Figuring Out Children’s Number Representations: Lessons from Cross-Cultural Work

John Towse, Kevin Muldoon, Victoria Simms

Research output: Chapter in Book/Report/Conference proceedingChapter

Abstract

This chapter explores how numbers are represented amongst children in different cultures, and shows how this can enrich our understanding of mathematical cognition. It focuses on two specific, related topics: the representation of multi-digit numbers and the scaling of a mental number line. The authors consider whether linguistic differences in number structures directly influence children’s understanding of place value. They also consider whether cross-cultural and developmental differences in the quality of children’s mental representations of number are direct influences on mathematical skill. Together, these two topics allow us to consider evidence for the existence of cross-cultural difference in mathematics and investigate factors that might underlie them. The authors propose that whilst the interpretation of data needs to proceed cautiously, valuable insights can be gained from relevant research.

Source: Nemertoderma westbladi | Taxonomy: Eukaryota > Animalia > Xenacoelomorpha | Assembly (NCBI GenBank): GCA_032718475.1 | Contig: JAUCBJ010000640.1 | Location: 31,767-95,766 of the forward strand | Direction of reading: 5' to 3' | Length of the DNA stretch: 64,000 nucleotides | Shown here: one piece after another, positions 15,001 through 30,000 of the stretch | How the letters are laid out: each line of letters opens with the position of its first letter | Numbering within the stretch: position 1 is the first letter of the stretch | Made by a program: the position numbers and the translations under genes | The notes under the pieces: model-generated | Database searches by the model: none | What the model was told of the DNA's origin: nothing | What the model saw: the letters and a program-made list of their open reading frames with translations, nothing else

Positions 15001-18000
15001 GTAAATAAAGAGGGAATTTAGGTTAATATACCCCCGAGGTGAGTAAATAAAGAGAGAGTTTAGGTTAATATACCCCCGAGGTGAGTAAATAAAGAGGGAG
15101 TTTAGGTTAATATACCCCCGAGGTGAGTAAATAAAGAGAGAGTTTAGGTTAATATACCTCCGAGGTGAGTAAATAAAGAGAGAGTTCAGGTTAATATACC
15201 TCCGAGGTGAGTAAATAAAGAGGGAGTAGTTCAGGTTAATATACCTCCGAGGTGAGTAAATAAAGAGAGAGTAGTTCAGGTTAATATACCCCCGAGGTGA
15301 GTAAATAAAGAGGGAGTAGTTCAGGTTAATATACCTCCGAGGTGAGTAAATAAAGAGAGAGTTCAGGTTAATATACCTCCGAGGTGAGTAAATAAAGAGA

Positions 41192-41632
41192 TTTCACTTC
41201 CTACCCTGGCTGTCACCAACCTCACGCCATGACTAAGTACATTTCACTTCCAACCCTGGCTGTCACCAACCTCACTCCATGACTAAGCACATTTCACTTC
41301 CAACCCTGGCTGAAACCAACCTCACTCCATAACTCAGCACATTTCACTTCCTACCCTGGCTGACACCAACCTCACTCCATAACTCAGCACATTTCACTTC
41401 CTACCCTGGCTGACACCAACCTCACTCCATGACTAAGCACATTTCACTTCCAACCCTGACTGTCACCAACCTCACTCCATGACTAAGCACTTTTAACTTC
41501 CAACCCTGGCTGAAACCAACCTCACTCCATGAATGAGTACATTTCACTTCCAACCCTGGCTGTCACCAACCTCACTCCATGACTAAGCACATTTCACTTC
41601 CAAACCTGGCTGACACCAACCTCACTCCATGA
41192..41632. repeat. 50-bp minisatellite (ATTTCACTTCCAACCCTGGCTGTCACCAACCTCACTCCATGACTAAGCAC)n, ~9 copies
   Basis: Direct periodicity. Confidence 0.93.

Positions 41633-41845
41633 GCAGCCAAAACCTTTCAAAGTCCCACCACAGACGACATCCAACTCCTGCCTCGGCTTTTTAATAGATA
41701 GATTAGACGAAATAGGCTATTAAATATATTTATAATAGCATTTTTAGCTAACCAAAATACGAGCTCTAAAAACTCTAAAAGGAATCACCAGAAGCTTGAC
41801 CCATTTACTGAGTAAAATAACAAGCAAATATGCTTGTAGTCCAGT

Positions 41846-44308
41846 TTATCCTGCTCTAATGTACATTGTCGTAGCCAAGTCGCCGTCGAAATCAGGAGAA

Original languageEnglish
Title of host publicationThe Oxford Handbook of Numerical Cognition
PublisherOxford University Press
Pages12-40
ISBN (Print)10.1093/oxfordhb/9780199642342.013.013
DOIs
Publication statusPublished - 26 Mar 2014

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    Towse, J., Muldoon, K., & Simms, V. (2014). Figuring Out Children’s Number Representations: Lessons from Cross-Cultural Work. In The Oxford Handbook of Numerical Cognition (pp. 12-40). Oxford University Press. https://doi.org/10.1093/oxfordhb/9780199642342.013.013